Sometime right after the 9/11 bombings, I had a nightmare: I was doubled over with laughter in a comedy club, when a plane crashed through the roof. It was a pretty straightforward dream, borne of the sorrow, trauma and anxiety of the moment, but it also drove home how wracked with guilt I felt about missing joy as keenly as I did in the weeks following the attacks. Laughing didn't come easy in a stretch when the whole city was crazy with grief, and displays of mourning became briefly, unsettlingly common. I'd never seen as much public weeping before; I'd never been more aware of how inappropriate joy felt, or how deeply I craved it.
I'm grateful that no one involved in the giddy, bubbly revival of Into the Woods gave in to guilt, trauma, grief or anxiety, or even the urge to refer in any way to the current state of things. I'm sure the temptation was there: fairytales perpetuate precisely because their broad strokes fit just about any cultural moment with ease, and we're mired in a pretty dark one to which most live productions have chosen at least a passing nod. Also, any musical that deigns to reflect the entirety of human existence, including the whole spectrum of emotions, practically demands at least a few moments of weight. Especially if said musical happens to be by an intensely loved and only recently deceased artist whose genius has been loudly reinforced for over a half-century. If there was ever a time during which Woods might lean into its characters' angsty disappointments, anxieties and heartbreaks, it'd be now.
Then again, things were pretty bad during the Great Depression, but that didn't stop Fred Astaire and Ginger Rogers from having the most delightful time gliding across some tastefully decorated ballroom. What makes this production similarly sublime is that it opts to be loose, broad, frothy and fun without ever cheapening the material. Audiences don't always need to reminded that they're traumatized, disillusioned, and sad. The characters in this production surely are too--they're us, after all--but they're also tough, adaptable, funny and thoroughly unwilling to let life's disappointments, crises, or even unspeakable tragedies get in their way.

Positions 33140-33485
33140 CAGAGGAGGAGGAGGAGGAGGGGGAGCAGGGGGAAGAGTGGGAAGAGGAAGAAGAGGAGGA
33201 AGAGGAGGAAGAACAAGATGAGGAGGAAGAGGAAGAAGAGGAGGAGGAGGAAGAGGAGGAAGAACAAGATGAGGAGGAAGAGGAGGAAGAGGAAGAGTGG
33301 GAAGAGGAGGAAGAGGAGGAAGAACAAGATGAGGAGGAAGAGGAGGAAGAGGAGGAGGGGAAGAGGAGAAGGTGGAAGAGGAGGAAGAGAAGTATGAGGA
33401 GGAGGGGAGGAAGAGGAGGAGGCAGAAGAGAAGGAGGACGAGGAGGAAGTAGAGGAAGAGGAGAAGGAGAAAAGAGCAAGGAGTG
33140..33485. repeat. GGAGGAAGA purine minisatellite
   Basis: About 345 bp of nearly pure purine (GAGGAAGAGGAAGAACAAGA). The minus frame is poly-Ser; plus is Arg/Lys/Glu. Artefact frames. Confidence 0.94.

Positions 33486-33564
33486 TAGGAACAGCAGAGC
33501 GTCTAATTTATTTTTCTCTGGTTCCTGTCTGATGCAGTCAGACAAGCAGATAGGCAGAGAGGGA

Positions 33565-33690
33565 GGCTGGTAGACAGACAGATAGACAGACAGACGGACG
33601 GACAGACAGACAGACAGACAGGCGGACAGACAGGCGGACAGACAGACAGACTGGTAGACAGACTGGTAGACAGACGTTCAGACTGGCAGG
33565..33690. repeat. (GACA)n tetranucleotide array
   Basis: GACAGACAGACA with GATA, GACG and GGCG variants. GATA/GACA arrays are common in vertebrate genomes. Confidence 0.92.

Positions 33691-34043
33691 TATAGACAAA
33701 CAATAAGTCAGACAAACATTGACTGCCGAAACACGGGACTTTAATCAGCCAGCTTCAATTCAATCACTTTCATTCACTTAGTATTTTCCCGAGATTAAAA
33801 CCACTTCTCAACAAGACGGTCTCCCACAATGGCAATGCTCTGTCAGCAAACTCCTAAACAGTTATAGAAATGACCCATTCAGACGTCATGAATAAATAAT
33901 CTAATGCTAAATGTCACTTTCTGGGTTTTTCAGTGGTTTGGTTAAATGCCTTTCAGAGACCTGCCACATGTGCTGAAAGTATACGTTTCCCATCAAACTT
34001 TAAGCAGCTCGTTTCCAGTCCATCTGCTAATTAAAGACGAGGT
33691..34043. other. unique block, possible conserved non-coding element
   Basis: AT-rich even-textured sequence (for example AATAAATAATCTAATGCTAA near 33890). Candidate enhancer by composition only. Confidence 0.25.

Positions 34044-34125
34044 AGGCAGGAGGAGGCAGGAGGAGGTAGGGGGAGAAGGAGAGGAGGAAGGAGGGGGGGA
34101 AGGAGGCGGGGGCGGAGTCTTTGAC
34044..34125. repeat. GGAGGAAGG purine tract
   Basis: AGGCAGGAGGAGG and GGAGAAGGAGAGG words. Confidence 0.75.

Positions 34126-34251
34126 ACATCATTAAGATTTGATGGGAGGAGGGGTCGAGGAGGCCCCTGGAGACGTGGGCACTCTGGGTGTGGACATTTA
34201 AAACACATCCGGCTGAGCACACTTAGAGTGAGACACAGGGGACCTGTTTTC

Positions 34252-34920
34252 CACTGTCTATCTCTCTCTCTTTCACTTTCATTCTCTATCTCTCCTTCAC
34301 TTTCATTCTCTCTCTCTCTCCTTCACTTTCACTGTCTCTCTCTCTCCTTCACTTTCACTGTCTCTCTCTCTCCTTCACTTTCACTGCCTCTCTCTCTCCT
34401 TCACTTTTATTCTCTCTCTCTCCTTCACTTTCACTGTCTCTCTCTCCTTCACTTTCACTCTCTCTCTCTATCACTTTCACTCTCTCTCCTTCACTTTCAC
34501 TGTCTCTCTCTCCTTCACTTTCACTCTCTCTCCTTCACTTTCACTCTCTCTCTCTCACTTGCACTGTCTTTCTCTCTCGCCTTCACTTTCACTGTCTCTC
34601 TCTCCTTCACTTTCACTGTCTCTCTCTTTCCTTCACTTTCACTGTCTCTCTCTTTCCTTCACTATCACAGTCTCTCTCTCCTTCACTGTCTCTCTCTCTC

Swiftly, playfully directed by Lear DeBessonet, Into the Woods features a stellar cast of Broadway veterans, relative newcomers and some very endearing puppets. The actors lean almost consistently into life's pleasures: Julia Lester's voracious Little Red Ridinghood is most obvious (and hilarious) in this respect, but Patina Miller's Witch, for all her tsuris, does a bodily undulating dance whenever she hears Rapunzel's voice, and Sara Bareilles' headstrong and breezily independent Baker's Wife makes a lot more sense than she ever did: sure she loves her husband, but why not take a quick roll in the hay with a fatuous Prince (Gavin Creel) while your heart's still beating?
The whole cast exudes joy and makes Sondheim's complicated score sound as easy and as miraculous as breathing. I'm sure it helps to have an audience as adoring and as eager to be delighted as the one I saw the show with: just about every number threatened to bring the house down; a couple of entrances and exits did, too. A little girl danced energetically (and impressively quietly) up and down the far aisle through much of act II. I knew how she felt.
So what if all the puppeteering, joking and lightheartedness results in a breezier, less emotionally impactful--or even clear--second act? I'm not sure exactly what was going on with the Witch's departure, and none of the characters grieve for more than a split second upon learning of the deaths of loved ones. No matter: We all know pretty damned well by this point that people don't always make it out of the woods. I'm certainly willing to trade a few muted moments for a consistent reminder that joy is like oxygen, that it's futile to feel guilt about seeking it out, and that a light touch can be a magical elixir for the weary, traumatized masses. That there can be moments of such unadulterated joy in the midst of so much awful is about as profound a reminder of why we soldier on in the first place.
Go. Have fun; I hope you leave feeling a little lighter than you did when you walked in.